• The organic peach and nectarine season has just started at Pro-Plum, part of the OrganoGroup, on the Waterberg highlands of Limpopo Province, flown out to primarily Canada and Europe, with some smaller volumes to the Middle East.

  • Prices for organic food-grade grain and soybeans in the August-September period declined from June-July, with wheat prices also down from a year ago but corn and soybeans above year-ago levels, according to Mercaris, the organic and non-GMO trading platform and market information company.

  • With 30 years of experience in the organic sector, Yvonne Legros is certain: it won’t be long before the European consumer solely demands organic fruits and vegetables. “Something we’ve always wanted is about to become reality.” 

  • Organic farming is a method of crop and livestock production that involves much more than choosing not to use pesticides, fertilizers, genetically modified organisms, antibiotics and growth hormones.

  • It’s a golden October afternoon in Burgundy—a few weeks after harvest. Most of the growers here picked their grapes earlier than usual this year.

  • In her book Silent Spring, Rachel Carson writes: “The sense of smell, almost more than any other, has the power to recall memories….”

  •  A new study published Tuesday in the journal Environmental Research reveals that people who switched from a conventional to an organic diet reduced their intake of pesticides by 60 percent in just one week.  Well, that’s it. Game over. The evidence is all in, and organic wins.

  • It was the best of times; it was the worst of times.” This opening line from the Charles Dickens novel, “A Tale of Two Cities,” could also be used to describe the current state of the organic grain industry. Demand for organic grain-based products has never been greater, particularly in the U.S. and Western Europe, but a recent wave of negative publicity may hamper efforts to expand production and strengthen the public’s trust.

  • The organic milk market is likely to maintain healthy growth rate during the assessment period 2018-2028, as steadily growing awareness among consumers in the last decade translates into commercial opportunities for companies.

  • We are all familiar with erosion and the soil’s ability to wear away, but few people associate soil with growing upward.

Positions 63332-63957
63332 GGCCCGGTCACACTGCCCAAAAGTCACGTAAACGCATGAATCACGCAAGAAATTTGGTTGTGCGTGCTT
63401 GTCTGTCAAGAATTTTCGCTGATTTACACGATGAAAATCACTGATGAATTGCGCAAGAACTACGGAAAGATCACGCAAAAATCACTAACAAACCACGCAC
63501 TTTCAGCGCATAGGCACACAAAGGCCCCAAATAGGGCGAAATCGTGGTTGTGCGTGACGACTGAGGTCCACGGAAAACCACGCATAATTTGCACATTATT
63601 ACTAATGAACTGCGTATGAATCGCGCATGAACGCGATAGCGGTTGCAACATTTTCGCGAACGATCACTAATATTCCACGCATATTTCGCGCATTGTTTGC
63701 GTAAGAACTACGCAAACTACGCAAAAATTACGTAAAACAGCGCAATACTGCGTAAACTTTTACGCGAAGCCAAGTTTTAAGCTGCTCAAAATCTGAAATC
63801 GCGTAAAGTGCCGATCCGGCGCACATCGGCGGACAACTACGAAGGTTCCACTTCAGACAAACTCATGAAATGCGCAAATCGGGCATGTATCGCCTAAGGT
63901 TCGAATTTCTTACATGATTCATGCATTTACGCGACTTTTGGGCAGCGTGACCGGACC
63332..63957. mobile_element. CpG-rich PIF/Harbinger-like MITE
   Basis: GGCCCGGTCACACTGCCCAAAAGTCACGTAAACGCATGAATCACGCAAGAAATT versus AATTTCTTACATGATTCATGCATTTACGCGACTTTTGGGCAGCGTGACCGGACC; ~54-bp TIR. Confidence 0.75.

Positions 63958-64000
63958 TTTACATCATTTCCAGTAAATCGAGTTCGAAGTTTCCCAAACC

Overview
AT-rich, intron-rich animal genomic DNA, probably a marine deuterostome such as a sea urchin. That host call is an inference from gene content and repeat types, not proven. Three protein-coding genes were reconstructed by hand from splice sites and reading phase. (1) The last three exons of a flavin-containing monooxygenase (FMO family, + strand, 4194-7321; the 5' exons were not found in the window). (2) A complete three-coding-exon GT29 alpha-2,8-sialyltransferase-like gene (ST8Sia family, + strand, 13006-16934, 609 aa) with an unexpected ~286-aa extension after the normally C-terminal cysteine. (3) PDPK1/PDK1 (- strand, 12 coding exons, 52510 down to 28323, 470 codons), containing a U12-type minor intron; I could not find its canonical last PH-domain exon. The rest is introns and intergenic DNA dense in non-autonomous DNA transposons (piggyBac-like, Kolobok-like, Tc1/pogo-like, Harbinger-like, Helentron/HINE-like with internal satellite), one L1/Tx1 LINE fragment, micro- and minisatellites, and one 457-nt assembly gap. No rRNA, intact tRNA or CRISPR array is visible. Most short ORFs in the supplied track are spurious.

• American consumers are increasingly interested in organic food. So it should be no surprise that organic commodity farmers will harvest a record 3.1 million acres of U.S. land certified for organic field crop production this year, 7% more than a year ago, according to a new report.

  • Is organic agriculture the solution to our global food system challenges? That's been the premise and promise of the organic movement since its origins in the 1920s: farming that's healthy, ecological, and socially just.

    Many people from consumers and farmers to scientists and international organisations believe that organic agriculture can produce enough nutritious food to feed the world without destroying the environment, while being more resilient to climate change and improving the livelihoods of farmers.

    But as with many important issues of our time, there are more passionate opinions about organic agriculture than there is scientific evidence to support them. And there's nothing black or white about organic agriculture.

    For a paper published today in the journal Science Advances, we systematically and rigorously evaluated the performance of organic versus conventional agriculture on three key fronts  environmental impact, producer and consumer benefits. As much as possible, we based our review on previous quantitative synthesis of the scientific literature  so-called meta-analyses. We also examined whether those studies agree or disagree in their verdicts.

    We discovered that organic farming does matter  just not in the way most people think.

    Organic wins on some fronts and loses on others. Author providedEnvironmental impacts
    Compared to a neighbouring conventional farm, an organic farm at first appears to be better for the environment. But that's not the whole story. Here'show it breaks down.

    What's good: Organic farms provide higher biodiversity, hosting more bees, birds and butterflies. They also have higher soil and water quality and emit fewer greenhouse gases.

    What's not-so-good: Organic farming typically yields less product  about 19-25% less. Once we account for that efficiency difference and examine environmental performance per amount of food produced, the organic advantage becomes less certain (few studies have examined this question). Indeed, on some variables, such as water quality and greenhouse gas emissions, organic farms may perform worse than conventional farms, because lower yields per hectare can translate into more environmentally damaging land-clearing.